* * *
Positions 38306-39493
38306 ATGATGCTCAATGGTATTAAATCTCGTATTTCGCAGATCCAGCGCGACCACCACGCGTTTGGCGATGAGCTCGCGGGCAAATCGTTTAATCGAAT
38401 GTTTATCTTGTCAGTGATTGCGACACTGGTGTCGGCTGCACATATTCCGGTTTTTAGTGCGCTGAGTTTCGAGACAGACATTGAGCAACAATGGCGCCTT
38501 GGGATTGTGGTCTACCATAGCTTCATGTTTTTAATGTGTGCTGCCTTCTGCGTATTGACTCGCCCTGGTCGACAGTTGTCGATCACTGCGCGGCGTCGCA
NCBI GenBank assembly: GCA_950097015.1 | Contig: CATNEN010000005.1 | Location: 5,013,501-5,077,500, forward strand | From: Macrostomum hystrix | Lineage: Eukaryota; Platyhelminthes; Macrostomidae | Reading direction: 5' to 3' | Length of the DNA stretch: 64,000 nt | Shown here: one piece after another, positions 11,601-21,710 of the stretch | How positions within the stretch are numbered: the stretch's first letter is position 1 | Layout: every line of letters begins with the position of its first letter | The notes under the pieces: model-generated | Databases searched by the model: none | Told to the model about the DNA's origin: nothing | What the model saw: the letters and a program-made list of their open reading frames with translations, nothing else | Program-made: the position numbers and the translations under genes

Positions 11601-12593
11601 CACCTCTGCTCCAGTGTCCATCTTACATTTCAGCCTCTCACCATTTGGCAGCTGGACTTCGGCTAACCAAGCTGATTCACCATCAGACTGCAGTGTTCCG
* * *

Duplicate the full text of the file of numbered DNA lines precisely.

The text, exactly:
Positions 38306-39493
38306 ATGATGCTCAATGGTATTAAATCTCGTATTTCGCAGATCCAGCGCGACCACCACGCGTTTGGCGATGAGCTCGCGGGCAAATCGTTTAATCGAAT
38401 GTTTATCTTGTCAGTGATTGCGACACTGGTGTCGGCTGCACATATTCCGGTTTTTAGTGCGCTGAGTTTCGAGACAGACATTGAGCAACAATGGCGCCTT
38501 GGGATTGTGGTCTACCATAGCTTCATGTTTTTAATGTGTGCTGCCTTCTGCGTATTGACTCGCCCTGGTCGACAGTTGTCGATCACTGCGCGGCGTCGCA
NCBI GenBank assembly: GCA_950097015.1 | Contig: CATNEN010000005.1 | Location: 5,013,501-5,077,500, forward strand | From: Macrostomum hystrix | Lineage: Eukaryota; Platyhelminthes; Macrostomidae | Reading direction: 5' to 3' | Length of the DNA stretch: 64,000 nt | Shown here: one piece after another, positions 11,601-21,710 of the stretch | How positions within the stretch are numbered: the stretch's first letter is position 1 | Layout: every line of letters begins with the position of its first letter | The notes under the pieces: model-generated | Databases searched by the model: none | Told to the model about the DNA's origin: nothing | What the model saw: the letters and a program-made list of their open reading frames with translations, nothing else | Program-made: the position numbers and the translations under genes

Positions 11601-12593
11601 CACCTCTGCTCCAGTGTCCATCTTACATTTCAGCCTCTCACCATTTGGCAGCTGGACTTCGGCTAACCAAGCTGATTCACCATCAGACTGCAGTGTTCCG